Drafting with Dragon’s Maze

We may be drafting either all Return to Ravnica or all Gatecrash now, but with the imminent arrival of Dragon’s Maze, Booster Draft will soon receive a complete makeover. The Draft format for Pro Tour: Dragon’s Maze will be one pack of Dragon’s Maze, one pack of Gatecrash, and one pack of Return to Ravnica—in that order. This will have a dramatic effect on how we draft.

Urban Evolution
Drafting three packs of Gatecrash is resulting in an incredibly fast-paced environment, with games ending on earlier turns than almost any recent Draft format. While it’s hard to say too much for certain before Dragon’s Maze comes out, three-set Draft should slow things down considerably and open the door for more control. Drafting aggressive decks benefits from consistency, and this is increased by drafting three packs of the same set.

Aggressive decks are typically loaded with cheap creatures. While expensive creatures are typically quite powerful on their own, cheap creatures usually need make use of synergy to maximize their power. For example, if you draft a Boros deck with three packs of Gatecrash, you can ramp up the power of your deck by playing with a lot of 1-drops and haste creatures to get battalion going as soon as possible. With this in mind, I’ll prioritize 1-drops and haste creatures early in the Draft, knowing that I will end up with several battalion creatures by the time I finish. With only one pack of Gatecrash, I cannot make the same assumption. I will also prioritize red creatures when drafting all-Gatecrash Boros since I’m usually sure to pick up multiple Foundry Street Denizens, but this plan also falls apart in three-set Draft. Drafting three packs of the same set helps aggressive decks acquire the tight synergy that can make them superior to control decks that feature a higher curve and a more powerful late game. Drafting three different sets with different mechanics and different commons opens things up for control decks to gain the upper hand.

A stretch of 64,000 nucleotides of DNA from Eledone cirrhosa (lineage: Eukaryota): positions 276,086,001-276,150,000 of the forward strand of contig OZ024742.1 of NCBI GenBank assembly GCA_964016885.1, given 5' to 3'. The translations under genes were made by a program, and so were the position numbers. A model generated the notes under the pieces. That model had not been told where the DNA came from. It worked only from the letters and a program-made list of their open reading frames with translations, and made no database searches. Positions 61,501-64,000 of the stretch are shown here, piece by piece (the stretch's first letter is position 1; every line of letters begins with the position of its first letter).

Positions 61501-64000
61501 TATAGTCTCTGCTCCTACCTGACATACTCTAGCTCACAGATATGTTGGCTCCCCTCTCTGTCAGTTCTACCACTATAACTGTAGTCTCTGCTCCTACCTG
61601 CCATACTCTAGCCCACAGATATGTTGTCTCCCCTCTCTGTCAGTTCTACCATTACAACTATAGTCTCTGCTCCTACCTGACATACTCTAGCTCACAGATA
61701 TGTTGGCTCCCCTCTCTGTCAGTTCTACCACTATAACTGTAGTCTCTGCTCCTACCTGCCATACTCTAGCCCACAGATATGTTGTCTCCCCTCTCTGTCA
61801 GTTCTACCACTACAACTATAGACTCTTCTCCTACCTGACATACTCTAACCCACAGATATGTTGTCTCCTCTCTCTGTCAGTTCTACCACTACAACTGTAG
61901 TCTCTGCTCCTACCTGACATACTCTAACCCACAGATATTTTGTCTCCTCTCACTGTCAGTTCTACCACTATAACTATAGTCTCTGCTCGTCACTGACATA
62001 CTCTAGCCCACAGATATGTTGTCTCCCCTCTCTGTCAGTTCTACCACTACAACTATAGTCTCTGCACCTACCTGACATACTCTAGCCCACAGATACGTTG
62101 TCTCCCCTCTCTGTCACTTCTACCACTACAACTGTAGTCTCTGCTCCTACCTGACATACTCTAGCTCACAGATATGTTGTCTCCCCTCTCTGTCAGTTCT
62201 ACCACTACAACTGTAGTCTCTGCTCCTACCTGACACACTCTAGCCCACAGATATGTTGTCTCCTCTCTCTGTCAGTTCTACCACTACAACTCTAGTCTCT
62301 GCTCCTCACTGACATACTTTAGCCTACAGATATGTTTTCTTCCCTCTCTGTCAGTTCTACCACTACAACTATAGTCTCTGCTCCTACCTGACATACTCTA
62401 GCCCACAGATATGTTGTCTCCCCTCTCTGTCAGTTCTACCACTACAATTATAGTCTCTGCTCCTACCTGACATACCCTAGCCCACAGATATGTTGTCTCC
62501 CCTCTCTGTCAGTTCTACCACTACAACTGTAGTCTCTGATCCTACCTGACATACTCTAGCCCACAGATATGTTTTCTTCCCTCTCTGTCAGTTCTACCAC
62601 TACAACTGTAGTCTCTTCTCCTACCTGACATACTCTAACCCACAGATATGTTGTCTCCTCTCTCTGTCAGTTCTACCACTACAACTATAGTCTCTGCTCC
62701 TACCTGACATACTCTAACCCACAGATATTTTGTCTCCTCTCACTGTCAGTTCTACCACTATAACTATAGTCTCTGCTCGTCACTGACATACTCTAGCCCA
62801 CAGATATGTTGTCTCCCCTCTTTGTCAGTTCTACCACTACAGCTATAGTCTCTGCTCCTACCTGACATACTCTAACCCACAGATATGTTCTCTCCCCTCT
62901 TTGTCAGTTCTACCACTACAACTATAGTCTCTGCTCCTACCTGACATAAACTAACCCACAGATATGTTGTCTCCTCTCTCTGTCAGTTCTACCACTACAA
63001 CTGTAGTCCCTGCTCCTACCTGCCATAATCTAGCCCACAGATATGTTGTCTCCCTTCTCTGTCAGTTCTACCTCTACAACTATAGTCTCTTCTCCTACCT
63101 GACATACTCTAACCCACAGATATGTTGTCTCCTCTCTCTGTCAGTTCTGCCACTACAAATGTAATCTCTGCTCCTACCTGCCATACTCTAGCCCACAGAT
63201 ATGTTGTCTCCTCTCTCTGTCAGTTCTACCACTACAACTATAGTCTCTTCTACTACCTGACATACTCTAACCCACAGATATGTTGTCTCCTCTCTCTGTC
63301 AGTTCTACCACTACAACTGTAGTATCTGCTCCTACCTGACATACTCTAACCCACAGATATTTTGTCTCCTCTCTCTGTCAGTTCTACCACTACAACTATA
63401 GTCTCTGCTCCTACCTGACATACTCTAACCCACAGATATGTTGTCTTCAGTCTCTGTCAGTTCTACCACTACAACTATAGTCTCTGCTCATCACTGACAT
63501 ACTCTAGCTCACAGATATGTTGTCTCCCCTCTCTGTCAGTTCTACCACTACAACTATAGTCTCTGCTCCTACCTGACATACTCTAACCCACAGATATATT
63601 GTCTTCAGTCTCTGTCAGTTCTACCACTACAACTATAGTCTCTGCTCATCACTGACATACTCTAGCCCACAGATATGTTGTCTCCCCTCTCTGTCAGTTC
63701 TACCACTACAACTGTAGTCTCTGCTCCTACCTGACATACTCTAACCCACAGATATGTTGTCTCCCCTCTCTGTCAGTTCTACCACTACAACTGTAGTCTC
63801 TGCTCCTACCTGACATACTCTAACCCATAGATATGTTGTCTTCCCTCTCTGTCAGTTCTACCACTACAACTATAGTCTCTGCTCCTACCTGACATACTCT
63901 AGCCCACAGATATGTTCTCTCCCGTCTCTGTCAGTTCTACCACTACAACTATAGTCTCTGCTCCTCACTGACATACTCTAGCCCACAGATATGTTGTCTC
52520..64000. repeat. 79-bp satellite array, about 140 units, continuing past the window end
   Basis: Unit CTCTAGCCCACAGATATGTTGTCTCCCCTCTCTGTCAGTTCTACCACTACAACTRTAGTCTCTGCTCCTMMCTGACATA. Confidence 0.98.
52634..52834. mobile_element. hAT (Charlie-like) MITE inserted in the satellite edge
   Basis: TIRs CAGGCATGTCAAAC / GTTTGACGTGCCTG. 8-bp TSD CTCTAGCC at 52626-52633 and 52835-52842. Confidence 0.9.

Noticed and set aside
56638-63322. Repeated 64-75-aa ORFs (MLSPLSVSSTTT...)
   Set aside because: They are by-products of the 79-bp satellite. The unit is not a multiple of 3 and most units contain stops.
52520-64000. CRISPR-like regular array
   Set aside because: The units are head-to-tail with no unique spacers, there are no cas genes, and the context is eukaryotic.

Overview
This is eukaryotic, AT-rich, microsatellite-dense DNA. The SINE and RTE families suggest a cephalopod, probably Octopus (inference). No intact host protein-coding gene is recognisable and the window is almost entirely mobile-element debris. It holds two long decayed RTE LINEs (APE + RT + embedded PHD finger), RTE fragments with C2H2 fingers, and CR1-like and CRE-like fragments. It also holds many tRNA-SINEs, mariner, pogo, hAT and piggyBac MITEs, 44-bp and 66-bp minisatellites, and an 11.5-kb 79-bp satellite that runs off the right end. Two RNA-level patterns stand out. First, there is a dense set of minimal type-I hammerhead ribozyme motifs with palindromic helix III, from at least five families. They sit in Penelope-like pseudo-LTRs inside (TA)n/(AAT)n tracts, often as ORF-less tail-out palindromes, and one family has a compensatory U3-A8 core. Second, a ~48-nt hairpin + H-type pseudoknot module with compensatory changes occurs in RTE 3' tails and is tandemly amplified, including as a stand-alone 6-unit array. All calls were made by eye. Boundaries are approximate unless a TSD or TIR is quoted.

It’s no surprise that most aggressive Draft decks are only one or two colors and that decks with three or more colors are usually more controlling. Full RTR-block Draft will be very conducive to drafting more than two colors. This is in part because gold cards are typically more powerful than single-color cards of the same converted mana costs. If you’re only playing two colors, there will be at least one pack in which you won’t be able to draft any gold cards for your deck. Not only will this lower the potential power level of your deck, but it will mean you have considerably fewer cards to choose from when drafting.

Vassal Soul
Let’s say you’re drafting Boros for example. When you’re picking from Gatecrash, you’ll have red cards, white cards and R/W gold cards to choose from for your deck. When you’re drafting the Return to Ravnica pack, you’ll just have red and white cards to choose from. If you’re not in an excellent seat for Boros, you could be in trouble, especially given the number of people who will be playing more than two colors and cherry-picking the cards you really want. If you’re playing R/W/U, however, your options become incredibly expanded. In Gatecrash, you’ll still have red, white and R/W gold cards to choose from, but you’ll also have blue cards as an option. Instead of Return to Ravnica being restrictive for you as it would be if you were just Boros, you suddenly can choose from a cornucopia of options: red, white, blue, U/R and W/U cards.

So, drafting three colors in full-block Draft should be a good idea, but what three colors? For that, we need to determine which trios of guilds have the best synergies and have the best tools for a three-colored control deck.

R/W/U – Boros, Azorius, Izzet

Anyone who’s drafted these three colors in triple-RTR Draft can tell you what an incredible late game it has—it just sometimes fell too far behind in the early game. Adding Boros helps shore up the early game while also giving you more control options such as Basilica Guards, Mugging, Pit Fight, and Smite in Gatecrash. Two of the most powerful elements for a control deck are removal and evasion. This trio provides you with these elements in heaping portions. R/W/U will typically be best as base-W/U with red as the support color. There will be an emphasis on spells, flyers, and creature control. If you have a good draw, you can even go aggro with battalion and detain helping you tempo your opponent out.